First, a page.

Loudoun County, with the distinction of being the fastest growing county in the nation, has 35,899 more voters than it did during the 2000 presidential election.
Both Democrats and Republicans maintain the influx of new voters gives them the edge in the Nov. 2 election.
"There are people who are moving here from other counties, and then there are those who are registering for the first time," said Steve Deak, chairman of LoudounÕs Democratic Committee. "A lot of people have moved from Fairfax and Alexandria. We see a more Democratic lean on their positions."
RANDY MINCHEW, chairman of LoudounÕs Republican Committee, countered, "The new voters are fitting into the existing fabric of Loudoun County," he said. "They are basically people who are very similar, and who are, by and large, Republican. É Our voter identification data is showing there is no demographic switch."
Deak said the Democratic Committee has the list of new voters, and volunteers are reaching out to them. But he would not disclose specific campaign strategies, other than the phone banks.
More people are getting involved in politics, he added. "A lot of new voters are becoming very involved in the process this year. They want to change things. We see a lot of them volunteering to work at the polls or making phone calls or putting up yard signs."
Minchew said itÕs obvious that Steve DeakÕs has done "a pretty good job re-energizing the Democratic Committee that was moribund for years."
But he said Republican enthusiasm is growing every day. "Because itÕs a closer race, and they see someone they want to remain president," Minchew said. "We have a lot of young voters wanting to volunteer."
SUZANNE VOLPE of Sterling is a Republican volunteer spending her free time on making phone calls to voters. "As a mother of a 22-month-old daughter, looking at what I want my childÕs future to be, I consider it a duty to be involved," she said. "And I believe in the Republican Party. I believe in the principals of lower taxes, limited government, and supporting family values. I believe thatÕs really what our country was founded on."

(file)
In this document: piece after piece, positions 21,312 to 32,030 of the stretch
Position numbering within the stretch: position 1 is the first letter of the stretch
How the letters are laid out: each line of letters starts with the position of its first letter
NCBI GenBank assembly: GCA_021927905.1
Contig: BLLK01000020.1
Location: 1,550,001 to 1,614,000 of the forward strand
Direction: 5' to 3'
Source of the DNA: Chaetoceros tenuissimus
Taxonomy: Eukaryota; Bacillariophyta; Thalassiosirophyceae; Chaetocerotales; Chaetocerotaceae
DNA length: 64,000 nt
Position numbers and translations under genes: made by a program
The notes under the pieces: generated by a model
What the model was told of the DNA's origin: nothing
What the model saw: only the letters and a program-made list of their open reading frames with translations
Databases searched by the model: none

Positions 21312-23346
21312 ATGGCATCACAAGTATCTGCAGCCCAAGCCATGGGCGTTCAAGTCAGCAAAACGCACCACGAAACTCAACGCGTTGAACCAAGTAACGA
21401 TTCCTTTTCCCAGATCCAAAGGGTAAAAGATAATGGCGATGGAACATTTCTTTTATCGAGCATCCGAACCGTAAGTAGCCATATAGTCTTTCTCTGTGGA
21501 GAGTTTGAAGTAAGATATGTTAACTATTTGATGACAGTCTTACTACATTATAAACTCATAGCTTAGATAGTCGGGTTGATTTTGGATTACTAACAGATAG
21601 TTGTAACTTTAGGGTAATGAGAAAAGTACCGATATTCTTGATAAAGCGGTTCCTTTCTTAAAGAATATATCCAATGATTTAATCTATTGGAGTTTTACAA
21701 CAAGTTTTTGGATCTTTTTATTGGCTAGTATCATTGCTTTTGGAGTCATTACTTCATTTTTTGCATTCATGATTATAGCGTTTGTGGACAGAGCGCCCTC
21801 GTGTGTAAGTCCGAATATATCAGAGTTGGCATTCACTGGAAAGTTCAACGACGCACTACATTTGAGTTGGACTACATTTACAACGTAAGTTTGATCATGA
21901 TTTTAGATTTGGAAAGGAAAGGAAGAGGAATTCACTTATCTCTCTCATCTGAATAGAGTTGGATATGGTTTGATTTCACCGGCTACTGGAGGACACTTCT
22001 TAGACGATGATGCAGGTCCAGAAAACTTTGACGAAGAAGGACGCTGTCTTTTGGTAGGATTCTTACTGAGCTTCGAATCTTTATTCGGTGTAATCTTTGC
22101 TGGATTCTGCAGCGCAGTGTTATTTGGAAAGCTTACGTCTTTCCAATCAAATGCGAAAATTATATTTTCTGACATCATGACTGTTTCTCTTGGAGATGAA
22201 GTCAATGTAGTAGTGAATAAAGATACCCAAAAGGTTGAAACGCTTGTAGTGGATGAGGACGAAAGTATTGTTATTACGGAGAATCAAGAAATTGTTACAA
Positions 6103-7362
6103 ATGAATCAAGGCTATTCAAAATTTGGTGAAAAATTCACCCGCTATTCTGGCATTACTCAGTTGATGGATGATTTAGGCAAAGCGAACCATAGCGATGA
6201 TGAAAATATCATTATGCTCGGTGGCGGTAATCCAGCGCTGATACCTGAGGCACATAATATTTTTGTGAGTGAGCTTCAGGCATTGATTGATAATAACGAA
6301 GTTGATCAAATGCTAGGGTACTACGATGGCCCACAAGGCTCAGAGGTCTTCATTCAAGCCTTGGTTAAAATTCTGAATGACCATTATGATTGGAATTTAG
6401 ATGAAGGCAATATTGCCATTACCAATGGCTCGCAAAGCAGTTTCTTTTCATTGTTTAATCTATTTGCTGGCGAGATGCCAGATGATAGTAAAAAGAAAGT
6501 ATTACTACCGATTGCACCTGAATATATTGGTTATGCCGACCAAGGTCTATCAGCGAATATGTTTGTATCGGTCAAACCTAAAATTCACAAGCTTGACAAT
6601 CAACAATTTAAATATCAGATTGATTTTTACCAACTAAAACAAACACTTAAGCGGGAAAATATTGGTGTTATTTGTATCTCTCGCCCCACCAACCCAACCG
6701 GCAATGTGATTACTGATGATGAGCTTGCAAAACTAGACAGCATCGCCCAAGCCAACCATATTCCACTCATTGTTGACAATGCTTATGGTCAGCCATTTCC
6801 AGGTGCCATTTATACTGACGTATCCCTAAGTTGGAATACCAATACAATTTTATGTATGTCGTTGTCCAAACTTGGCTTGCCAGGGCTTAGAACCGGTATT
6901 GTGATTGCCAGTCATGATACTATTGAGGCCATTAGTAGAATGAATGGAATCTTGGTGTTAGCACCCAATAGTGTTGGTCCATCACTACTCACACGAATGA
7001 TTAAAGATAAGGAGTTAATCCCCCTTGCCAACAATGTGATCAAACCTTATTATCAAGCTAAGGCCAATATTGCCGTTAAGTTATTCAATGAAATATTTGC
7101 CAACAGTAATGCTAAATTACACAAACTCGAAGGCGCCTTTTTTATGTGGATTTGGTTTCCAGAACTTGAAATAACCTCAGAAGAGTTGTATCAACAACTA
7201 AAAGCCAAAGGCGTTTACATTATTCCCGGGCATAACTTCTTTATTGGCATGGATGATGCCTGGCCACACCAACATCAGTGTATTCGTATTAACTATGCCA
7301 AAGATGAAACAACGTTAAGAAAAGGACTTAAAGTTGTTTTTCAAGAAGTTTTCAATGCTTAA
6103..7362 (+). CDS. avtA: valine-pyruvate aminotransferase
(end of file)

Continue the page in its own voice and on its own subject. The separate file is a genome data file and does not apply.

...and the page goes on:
Minchew said Loudoun Republicans value the bread and butter issues. "The Republican party is for quality of life, lower taxes, a strong national defense and government with integrity," he said. "The presidentÕs message is one that hits home to people. He is a man of solid integrity. He has a strong commitment to his job. É I think Americans like seeing a president with guts."
Patti Nelson, a Philomont volunteer who works the phone bank at Democratic headquarters in Leesburg, couldnÕt disagree more. "I feel so passionately about defeating George Bush, because of the war, because of the way he sets up his taxes É provides tax cuts for the rich, opposes raising the minimum wage," she said. "We are not doing anything to help the people who are the most in trouble. The policies of this administration are farther and father away from people being able to take care of their families. É We have the most fiscally irresponsible administration ever."
NELSON SAID she was working for former front runner Howard Dean before he stepped down from the race.
Minchew and Deak both projected a bigger turnout for elections than usual.
Minchew said more votes would be cast, in part, because of a greater emphasis on absentee ballots.
"They definitely want to get out there this time," Deak said. "Fifteen to 20 people are stopping by headquarters every week to get information, to get buttons, bumper stickers, signs."